You have to start somewhere
Bruce Lee once said “Practise makes perfect. After a long time of practising, our work will become natural, skilful, swift and steady”. Wise words, if not particularly original in intent. Nevertheless there is something about Bruce Lee’s addition to a simple “practice makes perfect” mantra that rings true to our planned exploits. The best way I suspect to achieve any feat of endurance is to ensure that your work feels natural. That you have balance and rhythm, and that you are steady which will result in you being, if not effortlessly swift, then at least more swift than you otherwise would have been. And the practise to achieve this state? Well nothing prepares you for an event like a proper dress rehearsal, and so other teams have been off on a practise hike up the very summits they hope to attain in May. A reconnaissance with purpose, and a fact finding expedition to pass on wisdom to those other, less fortunate, teams who are unable to do their research and practise walks “in situ” as it were. Teams like us in Team 12 I’m afraid. We’ve very much been limited to practice closer to home. However, on the basis that any practise, no matter how imperfect, is better than no practise at all, we went for a hike in……*ahem* the “Surrey Hills”
OK, I know Surrey does not replicate the Lake District. Surrey is hardly rugged, wild and untamed. Nobody says about Surrey “She be a cruel mistress when the weather be raging!” To be fair I’m not sure anyone has ever said that about anywhere, but still, you get my point. However, Surrey is close, and so Surrey it was.
Surrey on a Sunny Sunday may be no preparation for potentially mountains on a miserable May morning, but my word it was glorious.
The view from Newlands Corner
We set off and were swiftly into our stride. Natural, rhythmic steady, and that was just the routine of insulting each other and reminding ourselves of quite how idiotic each other were at school, and as we did the ground flowed beneath our feet just as the passing of time has between such good friends; easily, comfortably, seamlessly and before we knew it we found ourselves several miles in, just as we have found ourselves several decades into our friendship.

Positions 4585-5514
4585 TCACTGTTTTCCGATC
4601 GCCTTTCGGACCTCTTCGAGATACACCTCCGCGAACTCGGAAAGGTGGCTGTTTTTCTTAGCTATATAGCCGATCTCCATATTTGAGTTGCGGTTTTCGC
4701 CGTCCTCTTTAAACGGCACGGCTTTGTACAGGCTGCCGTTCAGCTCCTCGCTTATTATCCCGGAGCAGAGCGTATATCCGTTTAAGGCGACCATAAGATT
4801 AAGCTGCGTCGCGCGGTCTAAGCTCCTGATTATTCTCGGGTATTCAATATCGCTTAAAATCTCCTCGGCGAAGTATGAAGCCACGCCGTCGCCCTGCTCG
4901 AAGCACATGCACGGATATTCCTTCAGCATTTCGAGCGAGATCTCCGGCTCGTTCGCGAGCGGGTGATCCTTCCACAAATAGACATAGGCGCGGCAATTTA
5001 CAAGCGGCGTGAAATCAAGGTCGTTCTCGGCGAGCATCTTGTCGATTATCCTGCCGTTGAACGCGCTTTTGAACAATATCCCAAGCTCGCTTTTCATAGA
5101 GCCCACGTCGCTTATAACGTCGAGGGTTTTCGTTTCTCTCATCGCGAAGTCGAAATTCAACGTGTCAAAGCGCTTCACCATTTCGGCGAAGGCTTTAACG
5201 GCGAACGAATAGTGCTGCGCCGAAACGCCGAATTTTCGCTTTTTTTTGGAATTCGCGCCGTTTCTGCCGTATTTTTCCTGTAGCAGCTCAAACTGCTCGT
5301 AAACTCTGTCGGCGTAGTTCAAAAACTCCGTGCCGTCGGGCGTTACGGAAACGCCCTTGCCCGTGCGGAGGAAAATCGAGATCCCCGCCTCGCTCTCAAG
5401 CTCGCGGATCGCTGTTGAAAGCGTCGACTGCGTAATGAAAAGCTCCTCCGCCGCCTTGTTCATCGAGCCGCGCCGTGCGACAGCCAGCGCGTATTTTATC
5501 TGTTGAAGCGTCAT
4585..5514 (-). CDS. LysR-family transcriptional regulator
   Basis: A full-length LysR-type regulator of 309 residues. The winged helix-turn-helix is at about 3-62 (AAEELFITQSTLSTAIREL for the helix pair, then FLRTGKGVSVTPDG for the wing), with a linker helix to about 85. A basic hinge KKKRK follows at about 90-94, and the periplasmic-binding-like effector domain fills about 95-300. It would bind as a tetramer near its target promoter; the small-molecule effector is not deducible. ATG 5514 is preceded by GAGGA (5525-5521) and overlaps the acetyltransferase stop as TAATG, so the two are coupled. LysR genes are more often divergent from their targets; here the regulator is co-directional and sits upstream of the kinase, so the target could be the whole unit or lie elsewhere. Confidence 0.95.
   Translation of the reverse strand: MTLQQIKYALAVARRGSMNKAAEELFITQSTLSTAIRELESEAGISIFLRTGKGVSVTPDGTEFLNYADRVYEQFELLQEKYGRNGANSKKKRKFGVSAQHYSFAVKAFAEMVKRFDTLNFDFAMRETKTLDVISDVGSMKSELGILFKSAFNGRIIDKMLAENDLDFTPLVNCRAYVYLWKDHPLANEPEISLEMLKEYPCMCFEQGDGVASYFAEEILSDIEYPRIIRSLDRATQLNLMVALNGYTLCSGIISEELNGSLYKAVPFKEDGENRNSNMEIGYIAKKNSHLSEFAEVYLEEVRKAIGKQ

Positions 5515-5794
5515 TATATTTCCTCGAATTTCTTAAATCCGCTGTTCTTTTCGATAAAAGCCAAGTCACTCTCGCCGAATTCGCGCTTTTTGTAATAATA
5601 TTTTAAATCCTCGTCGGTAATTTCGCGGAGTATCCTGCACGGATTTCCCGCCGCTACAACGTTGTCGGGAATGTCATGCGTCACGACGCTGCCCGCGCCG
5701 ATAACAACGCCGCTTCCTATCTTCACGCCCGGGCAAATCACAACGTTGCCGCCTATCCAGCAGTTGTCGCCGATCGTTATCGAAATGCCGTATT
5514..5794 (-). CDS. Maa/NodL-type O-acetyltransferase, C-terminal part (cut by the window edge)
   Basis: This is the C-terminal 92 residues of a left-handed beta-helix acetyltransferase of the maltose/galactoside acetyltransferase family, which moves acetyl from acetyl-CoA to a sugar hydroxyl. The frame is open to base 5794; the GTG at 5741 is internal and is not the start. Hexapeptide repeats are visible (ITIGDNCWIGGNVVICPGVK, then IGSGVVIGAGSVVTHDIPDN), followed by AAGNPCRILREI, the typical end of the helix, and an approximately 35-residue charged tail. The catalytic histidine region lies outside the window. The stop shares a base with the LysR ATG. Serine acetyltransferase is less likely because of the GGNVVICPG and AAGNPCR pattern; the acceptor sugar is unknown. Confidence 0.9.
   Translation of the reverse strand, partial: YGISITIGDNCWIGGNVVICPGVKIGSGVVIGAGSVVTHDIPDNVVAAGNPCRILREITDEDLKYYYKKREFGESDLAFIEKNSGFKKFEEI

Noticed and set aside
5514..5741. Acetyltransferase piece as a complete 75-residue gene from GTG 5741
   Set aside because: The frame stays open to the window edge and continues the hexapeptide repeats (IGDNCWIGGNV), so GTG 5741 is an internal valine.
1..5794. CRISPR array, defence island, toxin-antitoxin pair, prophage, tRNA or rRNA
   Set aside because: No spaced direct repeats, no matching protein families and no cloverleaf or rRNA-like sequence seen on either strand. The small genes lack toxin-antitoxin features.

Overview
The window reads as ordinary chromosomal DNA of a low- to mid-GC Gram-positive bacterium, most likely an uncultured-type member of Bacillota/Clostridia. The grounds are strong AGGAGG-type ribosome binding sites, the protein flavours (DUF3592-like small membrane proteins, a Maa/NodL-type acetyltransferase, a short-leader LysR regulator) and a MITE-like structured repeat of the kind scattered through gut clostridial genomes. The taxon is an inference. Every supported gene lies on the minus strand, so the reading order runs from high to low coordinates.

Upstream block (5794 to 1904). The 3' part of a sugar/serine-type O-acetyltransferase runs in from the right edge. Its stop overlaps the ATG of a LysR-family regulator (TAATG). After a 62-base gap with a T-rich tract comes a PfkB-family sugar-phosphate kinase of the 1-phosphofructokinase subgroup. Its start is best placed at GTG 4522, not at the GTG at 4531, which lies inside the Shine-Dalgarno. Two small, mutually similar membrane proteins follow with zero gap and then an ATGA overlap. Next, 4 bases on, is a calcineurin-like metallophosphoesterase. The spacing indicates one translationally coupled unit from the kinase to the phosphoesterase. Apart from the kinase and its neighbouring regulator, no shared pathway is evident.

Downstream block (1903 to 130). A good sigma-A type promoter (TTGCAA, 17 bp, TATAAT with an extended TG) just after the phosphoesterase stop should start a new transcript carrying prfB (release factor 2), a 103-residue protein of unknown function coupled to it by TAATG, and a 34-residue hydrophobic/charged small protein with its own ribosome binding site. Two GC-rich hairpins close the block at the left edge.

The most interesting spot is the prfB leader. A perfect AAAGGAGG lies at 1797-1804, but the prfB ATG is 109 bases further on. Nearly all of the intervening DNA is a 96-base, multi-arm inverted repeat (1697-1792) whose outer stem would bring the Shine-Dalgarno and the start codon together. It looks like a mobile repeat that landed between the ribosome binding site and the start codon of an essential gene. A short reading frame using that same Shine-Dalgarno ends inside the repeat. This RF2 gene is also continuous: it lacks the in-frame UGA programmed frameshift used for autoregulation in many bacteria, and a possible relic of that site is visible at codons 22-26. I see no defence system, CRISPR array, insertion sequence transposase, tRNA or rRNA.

Old friends, in that we have known each other for a long time.....and we're old!
As I say, Surrey may not have the grim rugged surly majesty of the Lake District, but it’s genteel charms on a Spring morning are no less beautiful as the flowers almost unseen begin to emerge on the dappled woodland floor, touched by warming sunlight to entice them onwards.
The budding twigs spread out their fan, To catch the breezy air; And I must think, do all I can, That there was pleasure there.
From "Lines Written in Early Spring" by Wordsworth
Onwards we went too, proceeding through pretty Shere where young families ate cake (as did we) and fed the ducks (a pleasure, alas, we were forced to forego on this occasion). Another mile or so before our only real climb of the day, 300 ft upwards to St Martha’s church on St. Martha’s Hill and a lovely view across Surrey before downhill again and another short climb back up to our starting point at Newlands Corner.
The view from St. Martha's Church
Ten miles and just over a thousand feet of "climbing". Was it challenging? Not particularly. Was it “ideal” preparation for Lakeland214? Again not strictly no, but was it a great catch up with my mates and better than no practise at all? Definitely.
The coming weeks may well see us build on that, but as the Chinese proverb says “A journey of a thousand miles begins with a single step”.
Step taken, journey begun.